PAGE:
Soranzio
Brown Gold
by Massimo Soranzio

Do you remember when our old grocer
took out the jar from under the counter
and opened it with great care, like fearing
the brown cream might escape?

Do you remember the way he slathered
the smooth, glossy dark substance on a sheet
of the same paper he used to wrap cheese
in, or red Parma ham?

Do you remember all the hazelnuts
we stealthily picked in our neighbour’s field,
to mix with melted chocolate at home,
like little alchemists?

Do you remember how our teacher used
to point to the door each time we returned
after the break, faces smeared brown,
still licking our fingers?

Do you remember how, when we found out
we were a young man and a young woman,
our first kisses tasted of the sweet cream
we shared behind your house?

Do you remember how on our first night
we made our white bodies brown, and sticky,
and we would not stop licking each other
till they were white again?

Why should you wonder then if every time
we fight, and you won’t look at me, or speak,
I mix flour, eggs and milk, and make crêpes
for you, filled with brown cream?

AUTHOR’S PHOTO CAPTION: I couldn’t find a Nutella-related picture, but in this one, I was probably four – the number of candles I’m blowing indicates it was very probably my elder sister’s birthday cake.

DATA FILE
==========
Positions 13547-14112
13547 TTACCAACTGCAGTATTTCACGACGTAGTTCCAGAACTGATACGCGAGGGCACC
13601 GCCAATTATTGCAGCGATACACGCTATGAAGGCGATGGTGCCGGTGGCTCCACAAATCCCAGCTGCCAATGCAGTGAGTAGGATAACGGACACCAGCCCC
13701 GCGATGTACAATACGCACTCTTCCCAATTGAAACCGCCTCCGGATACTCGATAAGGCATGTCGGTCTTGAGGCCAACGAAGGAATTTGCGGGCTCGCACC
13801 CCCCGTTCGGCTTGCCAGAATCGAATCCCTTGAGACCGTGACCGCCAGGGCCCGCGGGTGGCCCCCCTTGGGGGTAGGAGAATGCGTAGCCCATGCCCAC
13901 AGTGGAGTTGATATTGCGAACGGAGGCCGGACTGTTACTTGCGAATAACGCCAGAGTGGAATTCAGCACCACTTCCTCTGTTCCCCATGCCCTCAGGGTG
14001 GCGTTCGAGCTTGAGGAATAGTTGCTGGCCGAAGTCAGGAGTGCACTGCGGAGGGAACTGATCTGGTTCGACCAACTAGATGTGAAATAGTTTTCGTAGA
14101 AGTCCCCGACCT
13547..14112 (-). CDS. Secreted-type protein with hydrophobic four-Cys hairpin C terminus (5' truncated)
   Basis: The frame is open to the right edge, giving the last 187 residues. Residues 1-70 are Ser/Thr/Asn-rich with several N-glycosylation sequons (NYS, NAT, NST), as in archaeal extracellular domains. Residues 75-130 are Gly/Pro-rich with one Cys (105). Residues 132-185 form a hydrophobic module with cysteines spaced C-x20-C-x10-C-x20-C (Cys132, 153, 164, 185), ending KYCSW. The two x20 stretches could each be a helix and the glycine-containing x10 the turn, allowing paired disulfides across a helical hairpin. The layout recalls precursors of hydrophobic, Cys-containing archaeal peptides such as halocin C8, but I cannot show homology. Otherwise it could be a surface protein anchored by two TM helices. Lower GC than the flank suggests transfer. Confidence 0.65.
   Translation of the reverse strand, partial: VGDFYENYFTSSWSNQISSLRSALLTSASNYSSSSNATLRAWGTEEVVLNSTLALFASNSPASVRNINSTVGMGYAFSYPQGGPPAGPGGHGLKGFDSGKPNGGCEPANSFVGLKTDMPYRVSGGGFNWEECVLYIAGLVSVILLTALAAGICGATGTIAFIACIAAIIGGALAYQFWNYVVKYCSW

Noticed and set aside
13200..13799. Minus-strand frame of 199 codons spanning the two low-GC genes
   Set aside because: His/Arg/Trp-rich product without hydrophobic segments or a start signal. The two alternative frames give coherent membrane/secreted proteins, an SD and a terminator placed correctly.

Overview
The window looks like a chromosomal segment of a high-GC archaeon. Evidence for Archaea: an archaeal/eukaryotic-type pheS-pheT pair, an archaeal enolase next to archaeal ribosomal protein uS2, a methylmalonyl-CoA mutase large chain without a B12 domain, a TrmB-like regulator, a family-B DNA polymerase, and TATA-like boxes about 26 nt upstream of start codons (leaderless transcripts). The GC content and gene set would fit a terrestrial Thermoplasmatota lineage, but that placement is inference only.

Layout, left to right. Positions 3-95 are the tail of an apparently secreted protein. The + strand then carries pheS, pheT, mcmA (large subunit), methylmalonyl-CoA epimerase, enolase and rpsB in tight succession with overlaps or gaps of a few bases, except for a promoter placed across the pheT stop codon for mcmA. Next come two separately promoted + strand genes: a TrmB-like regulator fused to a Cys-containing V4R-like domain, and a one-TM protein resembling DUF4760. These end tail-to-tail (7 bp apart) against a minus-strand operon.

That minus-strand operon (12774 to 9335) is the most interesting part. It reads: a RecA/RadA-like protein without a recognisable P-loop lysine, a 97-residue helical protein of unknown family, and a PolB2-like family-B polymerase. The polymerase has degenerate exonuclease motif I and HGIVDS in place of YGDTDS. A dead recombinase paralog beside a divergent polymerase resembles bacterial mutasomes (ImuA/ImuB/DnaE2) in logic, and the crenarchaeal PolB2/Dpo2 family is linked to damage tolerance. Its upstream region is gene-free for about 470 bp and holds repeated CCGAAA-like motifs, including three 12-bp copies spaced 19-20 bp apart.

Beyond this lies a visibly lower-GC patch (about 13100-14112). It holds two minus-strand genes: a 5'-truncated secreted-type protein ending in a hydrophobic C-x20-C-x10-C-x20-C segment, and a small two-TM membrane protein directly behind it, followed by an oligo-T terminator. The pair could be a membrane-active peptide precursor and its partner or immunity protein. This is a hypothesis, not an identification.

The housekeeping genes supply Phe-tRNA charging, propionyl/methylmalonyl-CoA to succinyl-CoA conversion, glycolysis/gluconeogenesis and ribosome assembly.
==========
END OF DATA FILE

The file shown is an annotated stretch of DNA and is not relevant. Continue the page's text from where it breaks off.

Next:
nutella

NOTE FROM THE AUTHOR: If you google “Nutella + poem,” you will find hundreds of odes dedicated to one of Italy’s best loved exports. When I was a child, in the 1960s, grocers used to sell it out of big jars or pots, just like they sold suet, or soft cheeses. There were no little individual jars then, as far as I remember. That’s my first memory of Nutella, the beginning of a long-lasting love story. At least twice a month now, as I sit down on the sofa to relax in the afternoon, my wife will tell our little daughter: “Ask daddy to make some Nutella crêpes for you” – and I can never say no to my daughter, of course…

soranzio1

ABOUT THE AUTHOR: Massimo Soranzio writes on the northern Adriatic coast of Italy, about 20 miles from Trieste. He teaches English as a foreign language and English literature in a high school, and has been a journalist, a translator, and a freelance lecturer on Modernist literature and literary translation. He took part in the Found Poetry Review’s National Poetry Month challenges Oulipost (2014) and PoMoSco (2015), and at present he’s enjoying a virtual tour around the world with an international group of poets on foundpoetryfrontiers.org. He posts some of his poetry on his blog, massimosoranzio.tumblr.com.